Beijing’s leadership is embarking on an ambitious program of reform to make the state-led economy more market-oriented and give private business greater sway. But the challenges of implementing these reforms are huge and could cause a dramatic economic slowdown, or even worse. Many economists and analysts (myself included) have openly wondered if China is heading toward a full-blown financial crisis.

On the flip side, if the U.S. slips from its No. 1 position, it doesn’t spell doom. The U.S. still has a substantial lead in innovation, and its dominant position in many industries and sectors is not about to vanish. New York City will remain the world’s premier financial center, and the dollar will reign supreme on the world stage for some time to come. Still, wherever the U.S. ranks, its economy too is badly in need of reform. Better infrastructure, a smarter tax code, an improved education system and more determined efforts to close the income gap would also strengthen the economy’s foundation for growth.

So we shouldn’t get too stuck on who is No. 1 and who isn’t. Ultimately it’s what you do with your economy, and not its size, that matters.

TIME

Here’s How You Help the Poor Without Soaking the Rich

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Afghan children Malik, 8, and Popal, 11, wait at a roadside with wild tulips for sale to potential customers driving through the Shamali plains, north of Kabul. SHAH MARAI—AFP/Getty Images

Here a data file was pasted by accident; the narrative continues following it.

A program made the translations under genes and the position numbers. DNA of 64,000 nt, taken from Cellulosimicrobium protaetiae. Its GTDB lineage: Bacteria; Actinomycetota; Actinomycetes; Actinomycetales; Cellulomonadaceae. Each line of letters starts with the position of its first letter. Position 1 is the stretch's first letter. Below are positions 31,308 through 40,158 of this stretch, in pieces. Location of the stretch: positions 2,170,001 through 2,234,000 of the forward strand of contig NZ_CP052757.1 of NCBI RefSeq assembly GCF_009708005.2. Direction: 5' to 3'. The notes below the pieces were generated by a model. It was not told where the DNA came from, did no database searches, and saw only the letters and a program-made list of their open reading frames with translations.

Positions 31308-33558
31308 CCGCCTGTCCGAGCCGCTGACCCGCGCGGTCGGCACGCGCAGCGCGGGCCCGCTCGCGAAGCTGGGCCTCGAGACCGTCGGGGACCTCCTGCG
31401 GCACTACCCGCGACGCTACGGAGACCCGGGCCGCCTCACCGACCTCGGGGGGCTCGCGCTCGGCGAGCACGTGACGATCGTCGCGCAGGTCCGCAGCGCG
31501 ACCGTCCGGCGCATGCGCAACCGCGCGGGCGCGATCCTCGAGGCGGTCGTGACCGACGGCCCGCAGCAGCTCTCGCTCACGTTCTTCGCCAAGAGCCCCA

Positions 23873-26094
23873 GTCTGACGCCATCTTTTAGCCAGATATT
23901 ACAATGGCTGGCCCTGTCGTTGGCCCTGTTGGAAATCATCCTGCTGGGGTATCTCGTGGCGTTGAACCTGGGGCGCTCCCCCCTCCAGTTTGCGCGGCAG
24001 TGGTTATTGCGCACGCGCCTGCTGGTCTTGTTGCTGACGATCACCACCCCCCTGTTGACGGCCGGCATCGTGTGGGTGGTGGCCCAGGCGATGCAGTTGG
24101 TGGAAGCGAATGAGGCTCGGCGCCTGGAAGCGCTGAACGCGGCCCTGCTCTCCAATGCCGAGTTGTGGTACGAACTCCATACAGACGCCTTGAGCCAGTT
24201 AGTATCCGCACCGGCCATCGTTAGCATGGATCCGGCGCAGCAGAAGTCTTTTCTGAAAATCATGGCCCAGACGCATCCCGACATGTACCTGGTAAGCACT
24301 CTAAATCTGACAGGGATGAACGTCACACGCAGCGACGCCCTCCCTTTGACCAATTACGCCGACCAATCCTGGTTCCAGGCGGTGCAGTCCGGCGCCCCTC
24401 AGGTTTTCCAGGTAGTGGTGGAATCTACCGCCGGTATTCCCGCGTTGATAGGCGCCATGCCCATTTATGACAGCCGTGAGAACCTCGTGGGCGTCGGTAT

We have to clear our minds of a fallacy about poverty alleviation: Helping the poor does not mean welfare. This isn’t to say that we don’t need welfare. Ignoring the unfortunate who can’t put enough food on the table or afford proper education or healthcare is not just cruel, it’s bad economics. The impoverished make either good consumers or productive workers.

But government aid can only reduce the suffering of the poor; it usually can’t make them escape poverty permanently. We know that from watching what has happened in the developing world over the past half century. Those countries that have tried to use wide-scale state programs to alleviate poverty—such as India—have not achieved results as quickly as nations that did not, such as Singapore and South Korea. (See my recent piece on this subject.) Generally, the high-performance economies of East Asia didn’t fight poverty by playing Robin Hood—soaking the rich and handing out cash to the poor. There is no reason why we’d have to do that today.

Instead we have to give the downtrodden better jobs, more opportunities, more tools to improve their incomes and fairer treatment in economic policy.